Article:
Jacob Lau Jian Rong, 24, pleaded guilty to organising the event in support of the Million Mask March on Nov 5 in opposition to new regulations for Internet sites, which the Media Development Authority (MDA) rolled out last May. Under the new framework, some online news sites require individual licences to operate.
The prosecution said Lau proceeded with the offence despite a police advisory which was issued earlier that day.
The police had advised the public that it was illegal to organise or take part in a public assembly without a permit.
The Million Mask March, an online movement which calls for 24-hour protests around the globe to commemorate Guy Fawkes Day, was promoted here though social media platforms, including a Facebook page titled Million Mask March Singapore.
The march was originally scheduled to take place at Hong Lim Park on the morning of Nov 5, but it did not materialise.
Inspired by the discontentment expressed online, Lau initiated another march at 7pm that day and rounded up participants via a post on the event page. The post drew around 143 comments.
At 7.25pm that day, Lau arrived at the entrance of City Hall MRT Station and met nine others, who were dressed mostly in red and black. One of them even donned a Guy Fawkes mask.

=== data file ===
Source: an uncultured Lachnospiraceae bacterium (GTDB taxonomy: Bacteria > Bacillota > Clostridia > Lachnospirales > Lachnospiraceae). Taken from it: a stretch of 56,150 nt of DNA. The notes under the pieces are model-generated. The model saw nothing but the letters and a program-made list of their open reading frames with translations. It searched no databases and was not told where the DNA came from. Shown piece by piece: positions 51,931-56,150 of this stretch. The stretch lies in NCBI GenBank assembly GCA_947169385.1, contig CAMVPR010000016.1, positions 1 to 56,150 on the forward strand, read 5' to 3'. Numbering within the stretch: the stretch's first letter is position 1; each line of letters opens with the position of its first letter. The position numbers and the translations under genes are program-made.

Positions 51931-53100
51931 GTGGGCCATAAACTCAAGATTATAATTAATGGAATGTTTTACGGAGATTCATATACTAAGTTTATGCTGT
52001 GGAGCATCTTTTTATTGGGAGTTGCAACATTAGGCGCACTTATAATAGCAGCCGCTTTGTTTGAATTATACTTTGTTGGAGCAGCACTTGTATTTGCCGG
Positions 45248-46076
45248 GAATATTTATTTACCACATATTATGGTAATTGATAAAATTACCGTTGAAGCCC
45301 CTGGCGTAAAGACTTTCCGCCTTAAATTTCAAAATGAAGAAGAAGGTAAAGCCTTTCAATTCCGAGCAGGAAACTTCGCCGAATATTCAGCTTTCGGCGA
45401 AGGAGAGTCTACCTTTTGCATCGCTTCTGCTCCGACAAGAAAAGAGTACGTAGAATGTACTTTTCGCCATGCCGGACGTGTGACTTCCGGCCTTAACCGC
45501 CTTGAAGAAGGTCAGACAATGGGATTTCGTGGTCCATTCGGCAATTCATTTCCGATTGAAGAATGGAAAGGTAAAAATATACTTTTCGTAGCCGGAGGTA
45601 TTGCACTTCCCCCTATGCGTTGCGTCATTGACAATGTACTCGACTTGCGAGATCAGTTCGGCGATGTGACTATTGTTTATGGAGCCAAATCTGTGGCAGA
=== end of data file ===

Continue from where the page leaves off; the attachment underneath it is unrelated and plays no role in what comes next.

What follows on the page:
The group was arrested before they could move off. A total of 14 Guy Fawkes masks were seized from the group.
The prosecution said Lau had no intention to comply with the advisory and had “acted irresponsibly and blatantly” in organising the activity which was “potentially causing disruptions to public order”.
Lau’s lawyer Amarjeet Singh pleaded for probation as Lau was intending to apply for further studies. Judge Chay Yuen Fatt denied the request.
Lau now works as a bank teller after he lost his previous job as a claims officer. He could have been fined up to S$5,000 for the offence under the Public Order Act.
His attempt to organise the illegal march followed a string of protests against the MDA’s Internet licensing regulations.
On Oct 31 last year, a video, allegedly made by the international hacker collective, Anonymous, threatened to unleash cyberattacks against the Government for restricting Internet freedom.
In the week following the video’s release, at least 19 government websites were either made inaccessible, or had their front pages defaced with mocking messages.